Researcher visas only partially implemented across EU

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The deadline for passing a 2005 European Union directive into national law for setting out specific procedures to allow third-country nationals into the EU for the purpose of scientific research passed on 12 October 2007.

Only six member states -- Germany, Hungary, Belgium, Portugal, and Romania -- have notified the EU Commission that they have fully implemented the directive.

Four other member states -- France, Slovakia, Latvia, and Lithuania -- have partially implemented the directive.

The EU Commission is allowed to open infringement proceedings against member states that have failed to notify them of compliance and those that have only partially implemented the directive. However, they hope the other member states will take action to avoid this.

The purpose of the European Council Directive 2005/71/EC for the so-called "researchers' visas" is to contribute to the objectives of the Lisbon Agenda to make the 27-member bloc a more competitive and knowledge-based economy.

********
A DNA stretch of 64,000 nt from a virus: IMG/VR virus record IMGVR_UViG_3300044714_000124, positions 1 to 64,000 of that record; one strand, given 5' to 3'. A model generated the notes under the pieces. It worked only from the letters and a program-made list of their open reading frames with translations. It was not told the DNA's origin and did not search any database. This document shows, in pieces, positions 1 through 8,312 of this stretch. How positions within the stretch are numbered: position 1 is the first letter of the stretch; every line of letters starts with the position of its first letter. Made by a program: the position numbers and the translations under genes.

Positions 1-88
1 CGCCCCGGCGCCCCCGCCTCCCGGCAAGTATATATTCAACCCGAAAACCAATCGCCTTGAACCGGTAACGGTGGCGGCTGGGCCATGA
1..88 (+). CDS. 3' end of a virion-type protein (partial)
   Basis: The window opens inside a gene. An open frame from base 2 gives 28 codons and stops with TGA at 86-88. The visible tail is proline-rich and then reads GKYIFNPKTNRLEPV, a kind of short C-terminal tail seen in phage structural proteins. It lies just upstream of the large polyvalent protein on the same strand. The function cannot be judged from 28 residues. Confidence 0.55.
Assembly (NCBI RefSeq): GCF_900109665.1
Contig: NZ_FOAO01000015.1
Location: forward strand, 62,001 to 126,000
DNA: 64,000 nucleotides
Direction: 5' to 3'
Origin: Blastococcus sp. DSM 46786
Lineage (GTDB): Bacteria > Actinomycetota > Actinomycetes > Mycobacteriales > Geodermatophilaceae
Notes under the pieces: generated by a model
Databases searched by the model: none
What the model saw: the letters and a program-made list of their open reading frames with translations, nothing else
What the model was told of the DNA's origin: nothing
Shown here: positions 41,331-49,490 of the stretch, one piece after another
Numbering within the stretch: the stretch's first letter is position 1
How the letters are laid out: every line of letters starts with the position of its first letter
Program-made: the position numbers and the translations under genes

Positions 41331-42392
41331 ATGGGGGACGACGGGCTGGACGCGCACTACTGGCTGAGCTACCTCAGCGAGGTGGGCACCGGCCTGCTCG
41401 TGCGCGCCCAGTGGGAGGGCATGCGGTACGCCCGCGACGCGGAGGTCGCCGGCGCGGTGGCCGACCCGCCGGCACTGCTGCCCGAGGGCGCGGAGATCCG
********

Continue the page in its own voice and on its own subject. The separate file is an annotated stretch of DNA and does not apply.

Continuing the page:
The researchers' visas would provide a fast track procedure for the admission of scientific researchers. Accredited research organizations certify the status of the researchers in a hosting agreement which will acknowledge the existence of a valid research project as well as certifying that the researcher has the necessary skills, resources and health insurance.

The directive encourages the member nations to allow the potential migrant to submit their application from within the country, rather than being required to return to their country of origin first.

Delivery of a residence permit to a researcher will automatically imply the right to work without the need for a labor market assessment to be carried out.